The Scottish Peace Network will have a vigil and hand out leaflets in Glasgow on 4 August while the government holds its official commemoration of the Centenary of the First World War in the Cathedral and in George Square. Some of us will be at the Donald Dewar Statue in the Pedestrian Precinct of Buchanan St from 9:30am – 10:30am then groups will disperse from there to distribute leaflets at various places around the city centre, finishing around George Square between 12 and 12:30pm when there will be a military parade there. All are welcome to join us.
Here is the text of the leaflet we will be distributing.
2014 marks the centenary of the First World War. While honouring the memory of those who died we must remember the devastation, not glorify the tragic loss of life. The truth is countless millions of lives were wasted in an orgy of unimaginable slaughter; many survivors suffered lasting physical and mental disfigurement. Nothing was gained; and the settlement at Versailles set the scene for a century of endless, often genocidal war.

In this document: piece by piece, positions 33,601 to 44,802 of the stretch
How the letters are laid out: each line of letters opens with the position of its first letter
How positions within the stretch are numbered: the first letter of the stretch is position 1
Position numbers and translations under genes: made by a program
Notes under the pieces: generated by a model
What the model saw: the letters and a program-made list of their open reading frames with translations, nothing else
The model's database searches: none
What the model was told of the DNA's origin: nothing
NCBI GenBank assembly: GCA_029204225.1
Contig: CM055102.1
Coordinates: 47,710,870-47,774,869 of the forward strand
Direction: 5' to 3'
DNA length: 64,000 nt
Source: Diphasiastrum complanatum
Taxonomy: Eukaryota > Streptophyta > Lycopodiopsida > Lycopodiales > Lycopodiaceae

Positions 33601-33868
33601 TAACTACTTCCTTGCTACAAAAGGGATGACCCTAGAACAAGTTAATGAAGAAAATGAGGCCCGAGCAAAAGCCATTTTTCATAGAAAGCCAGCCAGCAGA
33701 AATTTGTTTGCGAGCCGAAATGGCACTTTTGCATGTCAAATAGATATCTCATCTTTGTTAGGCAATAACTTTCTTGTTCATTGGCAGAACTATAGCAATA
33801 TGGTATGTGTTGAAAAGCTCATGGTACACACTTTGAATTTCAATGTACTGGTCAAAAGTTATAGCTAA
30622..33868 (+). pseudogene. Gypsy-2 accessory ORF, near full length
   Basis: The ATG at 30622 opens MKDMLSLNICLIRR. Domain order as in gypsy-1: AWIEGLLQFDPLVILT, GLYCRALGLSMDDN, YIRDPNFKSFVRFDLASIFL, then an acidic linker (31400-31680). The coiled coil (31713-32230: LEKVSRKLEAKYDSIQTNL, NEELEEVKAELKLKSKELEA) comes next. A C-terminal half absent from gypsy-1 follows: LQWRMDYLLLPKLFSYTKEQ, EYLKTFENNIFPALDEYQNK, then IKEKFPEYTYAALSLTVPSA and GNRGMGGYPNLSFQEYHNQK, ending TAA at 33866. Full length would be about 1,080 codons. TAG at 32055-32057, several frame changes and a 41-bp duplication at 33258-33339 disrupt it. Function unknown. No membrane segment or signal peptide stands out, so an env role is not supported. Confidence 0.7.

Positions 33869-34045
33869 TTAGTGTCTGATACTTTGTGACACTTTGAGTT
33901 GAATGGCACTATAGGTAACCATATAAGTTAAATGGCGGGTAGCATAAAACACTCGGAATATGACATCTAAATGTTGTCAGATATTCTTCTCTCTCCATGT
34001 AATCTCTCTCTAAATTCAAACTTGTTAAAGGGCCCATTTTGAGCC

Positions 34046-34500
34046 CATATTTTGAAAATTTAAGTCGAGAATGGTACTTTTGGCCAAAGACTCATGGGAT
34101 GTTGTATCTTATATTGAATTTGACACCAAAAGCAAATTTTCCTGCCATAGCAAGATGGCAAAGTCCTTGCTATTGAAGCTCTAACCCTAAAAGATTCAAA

The Scottish Peace Network opposes David Cameron’s attempt to equate commemoration of the First World War with the Queen’s Jubilee and the London Olympics, as an opportunity to “celebrate Britishness.” The government plans to rewrite the history of the war as “a good war” and bolster a militaristic nationalism in the wake of its failed wars in Iraq and Afghanistan. Our continuing collusion with the US through NATO membership commits us to more pointless wars. We must learn instead that war is not the way to resolve conflict or create peace.
Let us remember that imperial rivals sought to gain or protect economic interests, vying for colonial territories in Africa, the Middle Eastand Asia. Let’s remember that generals in comfortable chateaux sent millions of men to die only to gain a few yards of ground. Let’s remember that men were ordered to walk toward machine guns that mowed them down and generals measured victory in terms of numbers of casualties.
Let us also remember the vision and commitment of those who resisted the war: those who filled public squares in Glasgow, Manchester and London; the twenty thousand conscientious objectors refused to participate in the slaughter, thousands of whom were imprisoned under harsh conditions; trade unionists who stuck to the principles of international brotherhood and organised on the Clyde; John Maclean, jailed for his condemnation of the bloody struggle; and the women who worked for peace and social justice throughout the war.
Remembering now, one hundred years on, we call for an end to all wars.
No More Wars!